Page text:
2) a 1% levy on PAYE or land tax and our credit rating survives so we continue to "enjoy" a fairly low interest rate,

3) or we issue yet Bonds which will probably mean a credit downgrade either NAtioanlly or the banks who's debt is bloody awful and short term, at which point we pay that 1% (or more) anyway but to foreigners....

So for the last 2 we are going to pay....its a Q of who we pay it to....3) for me is a very bad choice....so that leaves 2).

regards

1 Abandon Chch, you don't think the economy and all of us would  not pay under this option economically as well? LOL

Steven, the EQC levy was supposed to be the "excess" payment on the insurance policies. That was the point of it.

 

"meet our obligations"? We don't have to do jack boo! That's why we pay insurance

Just thinking out loud here, but what about issuing some Build Christchurch Bonds to domestic investors only?

There is how much money <Bernard?> sitting in term and call deposits doing pretty much nothing right now. Surely some of that could be tempted by a higher yield, not to mention a sense of patriotism.

Maybe absent a government issue, it's an opportunity for the banks to get some good PR by launching something along those lines. 

ChCh probably represents a good investment right now.  There really can't be much downside from here and assuming the city comes back, which it will eventually, the potential upside is huge.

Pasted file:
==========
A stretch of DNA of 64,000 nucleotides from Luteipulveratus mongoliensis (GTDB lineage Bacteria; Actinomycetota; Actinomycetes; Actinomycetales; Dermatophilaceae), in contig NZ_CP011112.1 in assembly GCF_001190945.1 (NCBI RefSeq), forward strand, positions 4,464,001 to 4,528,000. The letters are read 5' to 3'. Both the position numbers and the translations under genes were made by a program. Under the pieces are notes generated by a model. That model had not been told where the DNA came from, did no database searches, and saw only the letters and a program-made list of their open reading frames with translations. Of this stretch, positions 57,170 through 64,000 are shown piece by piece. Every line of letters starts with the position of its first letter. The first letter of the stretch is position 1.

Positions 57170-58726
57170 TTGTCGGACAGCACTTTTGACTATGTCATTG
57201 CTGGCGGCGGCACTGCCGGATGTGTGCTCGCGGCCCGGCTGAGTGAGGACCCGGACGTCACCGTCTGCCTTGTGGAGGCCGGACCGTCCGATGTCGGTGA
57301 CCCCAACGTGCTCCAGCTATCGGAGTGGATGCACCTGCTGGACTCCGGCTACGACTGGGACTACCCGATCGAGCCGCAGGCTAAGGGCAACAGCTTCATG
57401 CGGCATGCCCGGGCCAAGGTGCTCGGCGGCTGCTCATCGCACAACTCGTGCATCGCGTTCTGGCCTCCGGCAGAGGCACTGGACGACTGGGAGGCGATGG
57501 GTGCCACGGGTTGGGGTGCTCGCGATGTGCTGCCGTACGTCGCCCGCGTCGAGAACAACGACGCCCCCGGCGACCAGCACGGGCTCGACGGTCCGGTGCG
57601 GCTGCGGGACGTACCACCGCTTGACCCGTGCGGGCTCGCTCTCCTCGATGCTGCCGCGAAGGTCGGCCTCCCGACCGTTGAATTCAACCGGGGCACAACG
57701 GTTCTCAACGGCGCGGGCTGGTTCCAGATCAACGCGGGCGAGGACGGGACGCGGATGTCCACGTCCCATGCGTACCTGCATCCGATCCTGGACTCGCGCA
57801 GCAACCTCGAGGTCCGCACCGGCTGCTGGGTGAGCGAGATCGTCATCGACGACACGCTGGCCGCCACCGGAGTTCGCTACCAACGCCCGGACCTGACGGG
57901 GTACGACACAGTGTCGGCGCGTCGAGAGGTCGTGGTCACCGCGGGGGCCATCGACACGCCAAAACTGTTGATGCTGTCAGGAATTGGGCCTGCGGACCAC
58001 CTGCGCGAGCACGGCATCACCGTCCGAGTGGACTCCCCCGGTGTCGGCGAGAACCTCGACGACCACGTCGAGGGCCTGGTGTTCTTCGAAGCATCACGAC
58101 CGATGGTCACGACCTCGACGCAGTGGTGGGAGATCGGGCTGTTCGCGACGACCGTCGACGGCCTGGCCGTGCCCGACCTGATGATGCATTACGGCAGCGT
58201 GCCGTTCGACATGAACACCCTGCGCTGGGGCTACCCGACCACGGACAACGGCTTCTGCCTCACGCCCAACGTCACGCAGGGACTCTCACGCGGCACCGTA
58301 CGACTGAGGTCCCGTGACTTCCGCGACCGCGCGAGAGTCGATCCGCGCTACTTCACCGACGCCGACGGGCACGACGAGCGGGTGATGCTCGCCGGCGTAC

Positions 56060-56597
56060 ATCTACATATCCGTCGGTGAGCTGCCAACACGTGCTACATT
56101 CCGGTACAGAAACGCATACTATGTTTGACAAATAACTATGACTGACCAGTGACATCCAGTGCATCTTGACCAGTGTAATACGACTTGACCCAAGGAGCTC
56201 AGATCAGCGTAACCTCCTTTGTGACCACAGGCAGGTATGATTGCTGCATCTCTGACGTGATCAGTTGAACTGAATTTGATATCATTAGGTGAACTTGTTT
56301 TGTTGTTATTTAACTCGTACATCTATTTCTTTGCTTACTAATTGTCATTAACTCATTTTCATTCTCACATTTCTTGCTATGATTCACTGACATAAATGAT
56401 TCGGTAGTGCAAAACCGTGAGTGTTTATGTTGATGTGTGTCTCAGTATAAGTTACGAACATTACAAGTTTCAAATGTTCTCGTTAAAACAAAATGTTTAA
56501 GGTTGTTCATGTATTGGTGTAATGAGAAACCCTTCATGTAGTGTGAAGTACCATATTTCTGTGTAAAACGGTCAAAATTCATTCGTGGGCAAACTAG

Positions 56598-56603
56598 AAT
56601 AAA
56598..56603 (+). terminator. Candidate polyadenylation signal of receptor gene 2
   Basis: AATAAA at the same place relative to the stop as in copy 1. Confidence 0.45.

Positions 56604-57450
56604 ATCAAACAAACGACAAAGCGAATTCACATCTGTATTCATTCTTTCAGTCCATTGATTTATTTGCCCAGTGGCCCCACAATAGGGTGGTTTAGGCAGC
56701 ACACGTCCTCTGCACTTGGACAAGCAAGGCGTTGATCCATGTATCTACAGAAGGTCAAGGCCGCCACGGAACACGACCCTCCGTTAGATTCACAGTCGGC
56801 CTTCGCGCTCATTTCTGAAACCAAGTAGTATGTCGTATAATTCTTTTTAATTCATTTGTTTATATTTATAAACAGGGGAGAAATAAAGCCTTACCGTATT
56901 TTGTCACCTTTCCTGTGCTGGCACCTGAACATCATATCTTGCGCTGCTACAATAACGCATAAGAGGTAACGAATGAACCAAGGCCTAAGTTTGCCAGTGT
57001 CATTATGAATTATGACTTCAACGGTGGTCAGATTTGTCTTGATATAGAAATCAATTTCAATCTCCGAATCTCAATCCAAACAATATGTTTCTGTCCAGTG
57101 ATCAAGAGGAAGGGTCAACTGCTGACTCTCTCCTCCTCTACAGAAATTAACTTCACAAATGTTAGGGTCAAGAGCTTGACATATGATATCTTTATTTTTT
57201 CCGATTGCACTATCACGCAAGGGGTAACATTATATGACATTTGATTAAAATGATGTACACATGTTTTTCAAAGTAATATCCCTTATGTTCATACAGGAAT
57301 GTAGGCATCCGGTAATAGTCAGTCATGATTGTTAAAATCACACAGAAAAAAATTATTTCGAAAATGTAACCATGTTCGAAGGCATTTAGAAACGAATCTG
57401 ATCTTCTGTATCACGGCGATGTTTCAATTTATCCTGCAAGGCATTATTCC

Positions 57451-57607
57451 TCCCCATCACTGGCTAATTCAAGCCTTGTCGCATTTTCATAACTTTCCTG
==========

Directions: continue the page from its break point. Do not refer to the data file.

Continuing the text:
ChCh a good investment? um....its bombed out and may never recover.....in fact given Peak oil I dont think it will....best bet is turn the cbd into allotments....and grow stuff.

The issue would be scale and interest if its not Govn backed debt. The Govn can probably borrow at 3% ish, Chch would be 6% ish I would think....thats potentially the interst payments just for ChCh that we are paying for the National debt.....and there is what in population? 300k? to cover 5 billion in debt? I cant see how...so it has to be on a National basis....so a levy.

regards

 

You're probably right that the debt has to be raised by the national Government but they could market a special bond issue as (Re)Build Christchurch Bonds. Essentially just a marketing exercise really but it may attract more domestic capital, that is currently just sitting in bank deposits ... so many people asking, 'how can I help?' - buy bonds.